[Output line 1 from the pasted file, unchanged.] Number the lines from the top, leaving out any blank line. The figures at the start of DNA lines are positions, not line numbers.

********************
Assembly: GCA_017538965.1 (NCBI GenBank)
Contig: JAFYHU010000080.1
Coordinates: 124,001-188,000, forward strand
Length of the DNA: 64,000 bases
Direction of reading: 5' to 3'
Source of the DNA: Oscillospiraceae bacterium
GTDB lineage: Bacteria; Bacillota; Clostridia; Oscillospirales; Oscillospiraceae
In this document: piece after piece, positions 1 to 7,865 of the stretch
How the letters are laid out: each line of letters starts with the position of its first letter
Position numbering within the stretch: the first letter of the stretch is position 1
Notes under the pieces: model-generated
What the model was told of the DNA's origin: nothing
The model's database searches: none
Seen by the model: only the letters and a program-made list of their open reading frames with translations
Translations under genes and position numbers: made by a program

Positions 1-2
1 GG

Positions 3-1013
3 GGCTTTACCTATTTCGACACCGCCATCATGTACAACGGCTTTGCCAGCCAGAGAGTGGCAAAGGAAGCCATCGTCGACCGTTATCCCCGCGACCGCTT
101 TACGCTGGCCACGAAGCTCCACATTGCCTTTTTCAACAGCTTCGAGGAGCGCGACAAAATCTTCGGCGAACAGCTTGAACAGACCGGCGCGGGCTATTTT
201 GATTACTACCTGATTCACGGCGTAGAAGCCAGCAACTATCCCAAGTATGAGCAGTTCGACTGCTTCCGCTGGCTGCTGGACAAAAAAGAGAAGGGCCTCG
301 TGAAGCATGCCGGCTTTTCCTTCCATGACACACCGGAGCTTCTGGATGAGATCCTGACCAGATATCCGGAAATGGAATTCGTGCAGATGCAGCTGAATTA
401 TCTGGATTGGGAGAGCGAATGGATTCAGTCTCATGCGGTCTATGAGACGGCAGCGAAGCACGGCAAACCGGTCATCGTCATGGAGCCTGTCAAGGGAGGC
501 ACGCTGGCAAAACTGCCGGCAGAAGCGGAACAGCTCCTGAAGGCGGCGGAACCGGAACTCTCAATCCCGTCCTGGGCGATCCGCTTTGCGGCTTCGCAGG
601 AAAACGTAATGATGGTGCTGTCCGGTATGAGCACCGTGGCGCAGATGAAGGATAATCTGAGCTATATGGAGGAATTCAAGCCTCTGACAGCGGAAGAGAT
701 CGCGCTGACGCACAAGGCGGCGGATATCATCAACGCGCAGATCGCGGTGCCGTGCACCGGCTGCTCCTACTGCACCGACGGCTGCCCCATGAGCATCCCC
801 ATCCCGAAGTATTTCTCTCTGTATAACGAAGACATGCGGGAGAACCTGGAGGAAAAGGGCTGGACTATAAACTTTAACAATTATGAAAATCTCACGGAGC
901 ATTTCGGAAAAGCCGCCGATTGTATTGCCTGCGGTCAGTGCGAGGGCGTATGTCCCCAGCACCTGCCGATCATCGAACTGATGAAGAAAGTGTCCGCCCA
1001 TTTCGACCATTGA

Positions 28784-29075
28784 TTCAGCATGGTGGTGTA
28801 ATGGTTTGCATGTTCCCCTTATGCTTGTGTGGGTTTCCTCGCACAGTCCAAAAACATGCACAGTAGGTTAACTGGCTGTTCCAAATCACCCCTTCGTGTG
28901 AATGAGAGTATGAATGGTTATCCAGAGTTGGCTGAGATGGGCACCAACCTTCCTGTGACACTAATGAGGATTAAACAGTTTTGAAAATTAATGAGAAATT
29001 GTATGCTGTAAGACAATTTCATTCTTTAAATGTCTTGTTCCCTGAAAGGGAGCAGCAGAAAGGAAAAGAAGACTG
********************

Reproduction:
Assembly: GCA_017538965.1 (NCBI GenBank)